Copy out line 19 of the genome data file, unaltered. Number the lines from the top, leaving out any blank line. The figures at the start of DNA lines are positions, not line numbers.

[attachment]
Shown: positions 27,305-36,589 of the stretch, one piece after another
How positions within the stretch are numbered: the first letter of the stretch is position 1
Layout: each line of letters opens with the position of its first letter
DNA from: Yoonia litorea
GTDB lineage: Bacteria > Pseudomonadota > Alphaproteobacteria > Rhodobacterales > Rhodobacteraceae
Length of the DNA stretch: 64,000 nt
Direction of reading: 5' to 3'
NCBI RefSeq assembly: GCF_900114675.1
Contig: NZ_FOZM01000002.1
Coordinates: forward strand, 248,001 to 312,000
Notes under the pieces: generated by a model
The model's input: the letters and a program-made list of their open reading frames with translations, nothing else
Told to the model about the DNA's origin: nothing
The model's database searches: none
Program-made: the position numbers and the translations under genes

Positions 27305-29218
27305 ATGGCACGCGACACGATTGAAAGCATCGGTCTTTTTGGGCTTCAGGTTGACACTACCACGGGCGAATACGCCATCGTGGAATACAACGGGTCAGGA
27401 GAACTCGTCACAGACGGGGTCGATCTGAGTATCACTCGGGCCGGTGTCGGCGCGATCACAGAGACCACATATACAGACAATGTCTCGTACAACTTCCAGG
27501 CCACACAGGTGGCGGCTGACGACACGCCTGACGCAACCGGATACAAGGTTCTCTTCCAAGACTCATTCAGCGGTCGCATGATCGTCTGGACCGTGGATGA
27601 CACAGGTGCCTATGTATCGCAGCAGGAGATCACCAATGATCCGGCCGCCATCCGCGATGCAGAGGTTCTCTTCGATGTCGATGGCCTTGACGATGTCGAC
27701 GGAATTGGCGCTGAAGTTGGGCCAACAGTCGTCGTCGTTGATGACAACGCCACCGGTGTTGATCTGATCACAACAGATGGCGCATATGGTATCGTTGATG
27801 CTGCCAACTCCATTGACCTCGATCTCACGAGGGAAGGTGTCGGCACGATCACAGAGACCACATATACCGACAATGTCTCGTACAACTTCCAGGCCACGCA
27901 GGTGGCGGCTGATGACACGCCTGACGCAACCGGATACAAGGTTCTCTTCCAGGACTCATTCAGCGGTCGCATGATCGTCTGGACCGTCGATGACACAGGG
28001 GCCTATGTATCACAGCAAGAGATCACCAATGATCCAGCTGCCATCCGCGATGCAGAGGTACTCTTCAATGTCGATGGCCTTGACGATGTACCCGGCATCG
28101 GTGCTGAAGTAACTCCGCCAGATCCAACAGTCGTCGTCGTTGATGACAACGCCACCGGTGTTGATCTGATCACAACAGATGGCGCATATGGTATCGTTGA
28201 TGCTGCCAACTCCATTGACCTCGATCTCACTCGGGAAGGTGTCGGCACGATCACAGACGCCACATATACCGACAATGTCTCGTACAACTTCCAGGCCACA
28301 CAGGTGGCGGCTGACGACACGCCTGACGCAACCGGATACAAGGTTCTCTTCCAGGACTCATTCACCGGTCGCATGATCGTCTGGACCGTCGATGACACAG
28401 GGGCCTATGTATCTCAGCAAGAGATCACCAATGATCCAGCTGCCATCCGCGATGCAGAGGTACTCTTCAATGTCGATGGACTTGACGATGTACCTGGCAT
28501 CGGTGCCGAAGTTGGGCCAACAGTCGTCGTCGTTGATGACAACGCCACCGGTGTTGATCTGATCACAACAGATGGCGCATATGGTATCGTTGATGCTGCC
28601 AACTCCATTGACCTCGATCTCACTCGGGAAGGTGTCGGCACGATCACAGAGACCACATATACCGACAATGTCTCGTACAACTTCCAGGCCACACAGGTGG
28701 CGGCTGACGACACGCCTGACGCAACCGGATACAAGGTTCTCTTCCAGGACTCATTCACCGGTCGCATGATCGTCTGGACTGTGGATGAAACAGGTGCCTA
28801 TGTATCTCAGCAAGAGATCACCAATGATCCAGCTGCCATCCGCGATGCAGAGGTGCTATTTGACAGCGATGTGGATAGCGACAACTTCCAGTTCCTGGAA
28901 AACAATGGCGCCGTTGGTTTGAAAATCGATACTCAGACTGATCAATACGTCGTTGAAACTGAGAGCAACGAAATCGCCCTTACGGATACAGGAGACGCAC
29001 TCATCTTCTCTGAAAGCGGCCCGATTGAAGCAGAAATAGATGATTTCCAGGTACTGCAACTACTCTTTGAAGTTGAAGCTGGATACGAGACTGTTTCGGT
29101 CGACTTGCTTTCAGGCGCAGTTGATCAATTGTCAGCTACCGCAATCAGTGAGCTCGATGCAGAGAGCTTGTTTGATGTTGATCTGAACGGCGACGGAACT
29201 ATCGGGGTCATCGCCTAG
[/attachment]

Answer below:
27501 CCACACAGGTGGCGGCTGACGACACGCCTGACGCAACCGGATACAAGGTTCTCTTCCAAGACTCATTCAGCGGTCGCATGATCGTCTGGACCGTGGATGA